November 30, 2022

Black Entrepreneur History

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Dr. Daniel Hale Williams – Pioneering Black Surgeon & Medical Entrepreneur in 1800s

Once upon a time in Black Entrepreneur History lived an African American man named Daniel Hale Williams who went on to become a surgeon and launch the first hospital with an integrated staff in the United States of America called Provident Hospital and became the third surgeon to successfully perform open-heart surgery in the world, the 2nd in the USA, and the 1st Black & African American to do so in the world.


Dr. Daniel Hale Williams Early Childhood Life

Daniel Hale Williams was the son of barbering entrepreneur Daniel Hale Williams II and Sarah Price Williams. He was born on January 18, 1856 in the city of Hollidaysburg, Pennsylvania in the United States of America.

He was named after father, and came into a full family of nine people, making it a household of ten. He was the sixth child of eight. [1]

He came up in a Christian household, made apparent by his baptism when he was only one year old at First United Methodist Church in the year of 1858. [2]

Dr. Daniel Hale Williams Education & Career as Surgeon and Medical Entrepreneur

Dr. Daniel Hale Williams came up in a time where Black people were not allowed in White spaces due to the laws of segregation. His choices in his career would be influenced by his stance against racism and segregation while constantly uplifting the African American community where they were constantly being derided and stepped on.

Surely because his father was an entrepreneur, he learned that knack from his father at an early age. Unfortunately, his father passed away before he became a teenager, and he was sent to live in Baltimore, Maryland where he would become a shoe making apprentice.

This profession was not his forte, and he was determined to change it. Therefore he fled Maryland to live in Illinois where his family had already relocated. It is in Illinois that he decided to not only take up barbering but enroll in the Chicago Medical College under the surgical lead of Dr. Henry Palmer. While there, he also ended up an Anatomy instructor.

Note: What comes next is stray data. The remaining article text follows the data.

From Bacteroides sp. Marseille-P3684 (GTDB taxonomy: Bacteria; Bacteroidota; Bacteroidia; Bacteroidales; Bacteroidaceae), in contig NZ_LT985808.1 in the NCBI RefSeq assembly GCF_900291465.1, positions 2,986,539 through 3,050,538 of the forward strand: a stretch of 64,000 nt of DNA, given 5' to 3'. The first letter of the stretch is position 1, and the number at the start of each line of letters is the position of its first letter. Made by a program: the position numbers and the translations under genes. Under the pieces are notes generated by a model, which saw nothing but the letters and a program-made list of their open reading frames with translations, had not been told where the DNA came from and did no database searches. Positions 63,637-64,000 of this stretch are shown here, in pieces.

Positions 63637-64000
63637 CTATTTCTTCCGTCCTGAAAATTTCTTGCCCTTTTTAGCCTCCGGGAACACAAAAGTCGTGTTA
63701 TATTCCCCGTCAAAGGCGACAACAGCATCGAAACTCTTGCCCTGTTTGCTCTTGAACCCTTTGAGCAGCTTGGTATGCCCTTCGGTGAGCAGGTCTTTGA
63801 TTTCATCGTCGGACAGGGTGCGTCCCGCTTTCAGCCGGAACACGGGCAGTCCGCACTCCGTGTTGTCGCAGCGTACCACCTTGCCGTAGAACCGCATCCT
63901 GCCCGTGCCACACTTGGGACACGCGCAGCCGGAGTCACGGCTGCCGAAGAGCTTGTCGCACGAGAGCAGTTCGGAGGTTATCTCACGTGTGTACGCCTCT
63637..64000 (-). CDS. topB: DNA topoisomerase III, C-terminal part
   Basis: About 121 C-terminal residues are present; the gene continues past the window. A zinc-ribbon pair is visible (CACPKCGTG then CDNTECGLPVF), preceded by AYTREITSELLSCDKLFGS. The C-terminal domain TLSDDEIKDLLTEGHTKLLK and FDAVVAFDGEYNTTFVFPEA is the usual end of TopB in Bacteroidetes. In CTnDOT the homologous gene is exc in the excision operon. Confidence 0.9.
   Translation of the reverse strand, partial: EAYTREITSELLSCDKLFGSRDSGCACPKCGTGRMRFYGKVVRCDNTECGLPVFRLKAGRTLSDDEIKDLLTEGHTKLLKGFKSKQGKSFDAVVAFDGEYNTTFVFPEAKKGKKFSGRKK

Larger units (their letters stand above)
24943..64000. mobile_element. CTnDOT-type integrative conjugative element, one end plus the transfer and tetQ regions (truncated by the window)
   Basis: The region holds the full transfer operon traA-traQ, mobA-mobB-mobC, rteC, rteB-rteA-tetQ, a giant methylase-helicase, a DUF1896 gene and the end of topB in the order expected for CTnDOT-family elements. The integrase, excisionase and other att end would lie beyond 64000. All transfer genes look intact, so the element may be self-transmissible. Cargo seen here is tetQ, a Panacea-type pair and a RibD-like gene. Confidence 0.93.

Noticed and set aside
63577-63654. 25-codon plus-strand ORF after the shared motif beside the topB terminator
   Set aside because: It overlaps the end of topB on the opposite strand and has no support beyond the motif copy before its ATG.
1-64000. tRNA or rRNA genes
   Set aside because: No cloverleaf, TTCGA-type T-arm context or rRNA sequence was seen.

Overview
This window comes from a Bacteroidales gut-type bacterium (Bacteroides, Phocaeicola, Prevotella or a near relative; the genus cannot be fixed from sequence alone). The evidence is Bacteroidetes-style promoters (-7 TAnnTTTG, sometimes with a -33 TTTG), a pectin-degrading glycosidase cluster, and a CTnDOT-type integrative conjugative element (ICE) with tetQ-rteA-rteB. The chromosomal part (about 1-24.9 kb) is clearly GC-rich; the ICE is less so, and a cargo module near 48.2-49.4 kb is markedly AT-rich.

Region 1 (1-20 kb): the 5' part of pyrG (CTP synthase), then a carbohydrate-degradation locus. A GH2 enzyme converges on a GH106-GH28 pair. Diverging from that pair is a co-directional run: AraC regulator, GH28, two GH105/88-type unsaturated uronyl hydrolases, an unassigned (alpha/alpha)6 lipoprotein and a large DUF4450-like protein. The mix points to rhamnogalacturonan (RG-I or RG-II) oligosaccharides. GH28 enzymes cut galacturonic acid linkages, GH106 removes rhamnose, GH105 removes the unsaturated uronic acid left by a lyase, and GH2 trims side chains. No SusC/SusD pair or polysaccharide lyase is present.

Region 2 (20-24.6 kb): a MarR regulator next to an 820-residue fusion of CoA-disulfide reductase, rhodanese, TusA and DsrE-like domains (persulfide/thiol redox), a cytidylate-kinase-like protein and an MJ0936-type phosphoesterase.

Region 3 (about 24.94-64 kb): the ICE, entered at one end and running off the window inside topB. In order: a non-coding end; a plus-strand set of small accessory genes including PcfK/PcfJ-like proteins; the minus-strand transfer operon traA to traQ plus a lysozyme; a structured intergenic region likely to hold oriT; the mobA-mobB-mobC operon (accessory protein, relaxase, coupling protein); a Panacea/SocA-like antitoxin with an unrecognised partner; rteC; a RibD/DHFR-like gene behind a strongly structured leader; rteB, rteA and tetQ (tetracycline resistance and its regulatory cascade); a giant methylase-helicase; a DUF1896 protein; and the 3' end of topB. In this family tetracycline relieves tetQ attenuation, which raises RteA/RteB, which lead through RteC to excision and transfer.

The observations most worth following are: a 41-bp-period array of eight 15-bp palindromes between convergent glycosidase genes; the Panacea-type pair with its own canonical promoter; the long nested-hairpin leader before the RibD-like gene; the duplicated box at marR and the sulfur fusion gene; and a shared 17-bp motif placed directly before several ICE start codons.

Soon, Dr. Daniel Hale Williams became the 1st African American physician to work for the Chicago Street Railway system. It was in 1891 that he founded and launched the only and the 1st hospital in the United States of America with an fully integrated staff that took in patients of every ethnicity and race called Provident Hospital.

Provident Hospital had a full staff of nurses, physicians and surgeons of all races and was renowned all over the world as well as being recognized as one of the best hospitals in the city. [3]

Dr. Daniel Hale Williams’ Honors Around the World

Dr. Daniel Hale Williams was a highly celebrated man, considered the “foremost Afro-American surgeon in this country, and easily the peer of any other regardless of race or nationality.” [4]. As a matter of fact, a full gala was held to uplift and celebrate the African American race in the year 1908, regardless of status, and in this celebration, Dr. Williams was given multiple honors in silver souvenir tokens and even a carved silver water pitcher for his his skills as a surgeon.

Dr. Daniel Hale Williams was the only Black physician in the Medical Congress. He was described in a quote form The Washington Bee newspaper of 1887 as “the most highly educated colored physician in this country, and a man of whom the race should feel proud… He is logical and polite.”[5]

He was also knighted by the authorities of Europe as Fellow of the American Colleges of Surgery, according to The Broad Ax newspaper of 1920. This was huge for him as he represented the full African American race at the time in the world of medical science, which paved the path against the racist thought that Black people weren’t able when in fact, African American people surpassed. Here is a quote from The Broad Ax: